A Guide to Showing Suffolk Cats
First and foremost you need a good show quality kitten when choosing your kitten ensure you speak to the Breeder and make it known your intention to show; the Breeder should be able to give you some guidance and point out which kittens they feel are of ‘show quality’ in accordance with the Standard of Points for the Breed which gives guidelines of what we are aiming for as an adult cat. As a kitten you will have some idea with regards to ‘eye shape’, Head shape / ears but some things such as eye colour won’t develop until later on. I say kitten, because ideally they need to be shown for the first time under 6 months of age. The breeder you have chosen will ideally have achieved success on the show bench proving to have an eye for selecting good show quality kittens; not all breeders show so not all will have this ability but there is plenty of help and advice available through the SBCC and people with many years experience and successes on the show bench .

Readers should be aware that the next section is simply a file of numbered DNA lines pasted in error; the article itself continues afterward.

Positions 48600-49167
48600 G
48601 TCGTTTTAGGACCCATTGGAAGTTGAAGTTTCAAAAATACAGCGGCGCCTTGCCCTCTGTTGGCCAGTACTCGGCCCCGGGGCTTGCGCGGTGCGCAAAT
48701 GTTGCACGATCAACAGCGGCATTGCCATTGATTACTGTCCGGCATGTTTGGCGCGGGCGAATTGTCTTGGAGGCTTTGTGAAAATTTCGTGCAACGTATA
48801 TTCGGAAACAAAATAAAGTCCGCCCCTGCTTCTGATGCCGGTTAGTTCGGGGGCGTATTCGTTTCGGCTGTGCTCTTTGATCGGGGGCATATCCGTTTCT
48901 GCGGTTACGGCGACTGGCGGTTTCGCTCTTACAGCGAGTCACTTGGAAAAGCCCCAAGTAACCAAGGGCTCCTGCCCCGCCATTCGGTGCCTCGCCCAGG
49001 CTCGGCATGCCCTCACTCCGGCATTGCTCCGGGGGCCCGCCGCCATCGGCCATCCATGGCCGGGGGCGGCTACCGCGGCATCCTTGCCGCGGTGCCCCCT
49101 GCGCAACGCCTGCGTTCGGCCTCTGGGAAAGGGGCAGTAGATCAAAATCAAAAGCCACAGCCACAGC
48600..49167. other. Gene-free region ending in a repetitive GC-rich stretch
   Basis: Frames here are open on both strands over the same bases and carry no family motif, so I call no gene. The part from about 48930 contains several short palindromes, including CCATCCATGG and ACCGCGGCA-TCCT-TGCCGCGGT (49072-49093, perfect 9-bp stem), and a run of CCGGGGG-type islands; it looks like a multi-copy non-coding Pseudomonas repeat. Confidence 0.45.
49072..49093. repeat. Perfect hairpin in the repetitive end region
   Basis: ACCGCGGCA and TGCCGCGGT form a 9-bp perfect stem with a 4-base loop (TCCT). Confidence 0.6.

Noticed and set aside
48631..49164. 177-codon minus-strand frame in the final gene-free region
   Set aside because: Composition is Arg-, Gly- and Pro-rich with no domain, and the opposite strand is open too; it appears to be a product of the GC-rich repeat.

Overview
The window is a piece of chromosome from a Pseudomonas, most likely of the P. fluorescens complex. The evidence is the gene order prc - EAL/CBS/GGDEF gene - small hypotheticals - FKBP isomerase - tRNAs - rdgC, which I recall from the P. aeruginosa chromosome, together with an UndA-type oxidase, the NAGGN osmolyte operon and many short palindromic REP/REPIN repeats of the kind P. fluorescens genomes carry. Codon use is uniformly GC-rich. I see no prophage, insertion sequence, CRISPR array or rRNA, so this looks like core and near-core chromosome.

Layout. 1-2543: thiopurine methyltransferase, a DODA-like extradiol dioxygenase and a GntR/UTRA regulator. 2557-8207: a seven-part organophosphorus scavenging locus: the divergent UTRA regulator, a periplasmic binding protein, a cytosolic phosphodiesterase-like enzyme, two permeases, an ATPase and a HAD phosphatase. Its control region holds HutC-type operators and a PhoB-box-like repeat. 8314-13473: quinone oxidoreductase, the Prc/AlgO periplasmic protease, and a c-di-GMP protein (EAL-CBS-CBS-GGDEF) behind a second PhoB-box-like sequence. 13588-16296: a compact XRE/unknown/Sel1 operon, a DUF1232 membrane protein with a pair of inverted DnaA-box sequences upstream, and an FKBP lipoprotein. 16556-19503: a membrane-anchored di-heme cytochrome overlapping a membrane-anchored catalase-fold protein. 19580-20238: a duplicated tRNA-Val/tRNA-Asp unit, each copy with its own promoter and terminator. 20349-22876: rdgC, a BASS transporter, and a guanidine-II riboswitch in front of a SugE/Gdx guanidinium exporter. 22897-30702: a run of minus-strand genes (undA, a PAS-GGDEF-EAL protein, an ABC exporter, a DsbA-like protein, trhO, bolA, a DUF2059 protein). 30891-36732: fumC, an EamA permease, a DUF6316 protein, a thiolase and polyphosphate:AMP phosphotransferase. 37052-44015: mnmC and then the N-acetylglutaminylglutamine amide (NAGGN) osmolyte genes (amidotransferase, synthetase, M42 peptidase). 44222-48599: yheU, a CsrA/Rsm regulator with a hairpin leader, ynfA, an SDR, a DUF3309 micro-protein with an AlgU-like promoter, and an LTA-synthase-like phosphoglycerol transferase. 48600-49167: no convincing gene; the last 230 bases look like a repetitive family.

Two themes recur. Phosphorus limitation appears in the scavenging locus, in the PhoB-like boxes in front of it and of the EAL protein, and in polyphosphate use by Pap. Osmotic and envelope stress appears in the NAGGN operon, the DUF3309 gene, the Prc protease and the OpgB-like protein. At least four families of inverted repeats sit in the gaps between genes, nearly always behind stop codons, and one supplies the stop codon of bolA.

The show environment will be strange at first and can be somewhat daunting to the cats so early exposure may help in their acceptance of it. Some cats and owners just don’t take to it; the show preparation, the travelling, vetting in, penning and being left, being removed and handled by several judges during the day can prove to be just too much for them (and you). However others will take it in their stride and even find it enjoyable. For the best chance of success it is better to start early on as kittens are generally more adaptable & often happy to be handled by ‘anyone’.